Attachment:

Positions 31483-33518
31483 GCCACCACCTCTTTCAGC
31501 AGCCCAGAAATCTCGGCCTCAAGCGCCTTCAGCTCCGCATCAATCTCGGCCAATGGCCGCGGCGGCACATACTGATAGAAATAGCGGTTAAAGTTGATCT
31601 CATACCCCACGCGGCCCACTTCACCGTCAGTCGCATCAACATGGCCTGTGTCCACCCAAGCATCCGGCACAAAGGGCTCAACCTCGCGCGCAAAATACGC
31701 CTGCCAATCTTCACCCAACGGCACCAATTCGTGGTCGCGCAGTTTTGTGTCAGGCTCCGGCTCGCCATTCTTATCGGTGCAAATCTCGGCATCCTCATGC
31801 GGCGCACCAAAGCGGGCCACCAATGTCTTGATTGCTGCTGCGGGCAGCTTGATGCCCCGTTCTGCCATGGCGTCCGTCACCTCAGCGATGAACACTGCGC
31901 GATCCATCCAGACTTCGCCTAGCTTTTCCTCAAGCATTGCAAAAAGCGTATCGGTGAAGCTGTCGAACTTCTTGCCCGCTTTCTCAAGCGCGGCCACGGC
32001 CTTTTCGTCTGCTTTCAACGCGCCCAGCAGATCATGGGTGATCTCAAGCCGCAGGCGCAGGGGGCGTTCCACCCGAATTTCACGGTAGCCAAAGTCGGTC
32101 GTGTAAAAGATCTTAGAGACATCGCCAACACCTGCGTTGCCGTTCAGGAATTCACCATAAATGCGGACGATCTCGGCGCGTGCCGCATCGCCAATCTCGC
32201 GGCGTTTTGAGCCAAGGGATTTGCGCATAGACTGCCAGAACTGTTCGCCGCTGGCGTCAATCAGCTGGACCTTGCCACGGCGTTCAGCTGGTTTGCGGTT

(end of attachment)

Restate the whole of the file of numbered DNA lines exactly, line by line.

Positions 31483-33518
31483 GCCACCACCTCTTTCAGC
31501 AGCCCAGAAATCTCGGCCTCAAGCGCCTTCAGCTCCGCATCAATCTCGGCCAATGGCCGCGGCGGCACATACTGATAGAAATAGCGGTTAAAGTTGATCT
31601 CATACCCCACGCGGCCCACTTCACCGTCAGTCGCATCAACATGGCCTGTGTCCACCCAAGCATCCGGCACAAAGGGCTCAACCTCGCGCGCAAAATACGC
31701 CTGCCAATCTTCACCCAACGGCACCAATTCGTGGTCGCGCAGTTTTGTGTCAGGCTCCGGCTCGCCATTCTTATCGGTGCAAATCTCGGCATCCTCATGC
31801 GGCGCACCAAAGCGGGCCACCAATGTCTTGATTGCTGCTGCGGGCAGCTTGATGCCCCGTTCTGCCATGGCGTCCGTCACCTCAGCGATGAACACTGCGC
31901 GATCCATCCAGACTTCGCCTAGCTTTTCCTCAAGCATTGCAAAAAGCGTATCGGTGAAGCTGTCGAACTTCTTGCCCGCTTTCTCAAGCGCGGCCACGGC
32001 CTTTTCGTCTGCTTTCAACGCGCCCAGCAGATCATGGGTGATCTCAAGCCGCAGGCGCAGGGGGCGTTCCACCCGAATTTCACGGTAGCCAAAGTCGGTC
32101 GTGTAAAAGATCTTAGAGACATCGCCAACACCTGCGTTGCCGTTCAGGAATTCACCATAAATGCGGACGATCTCGGCGCGTGCCGCATCGCCAATCTCGC
32201 GGCGTTTTGAGCCAAGGGATTTGCGCATAGACTGCCAGAACTGTTCGCCGCTGGCGTCAATCAGCTGGACCTTGCCACGGCGTTCAGCTGGTTTGCGGTT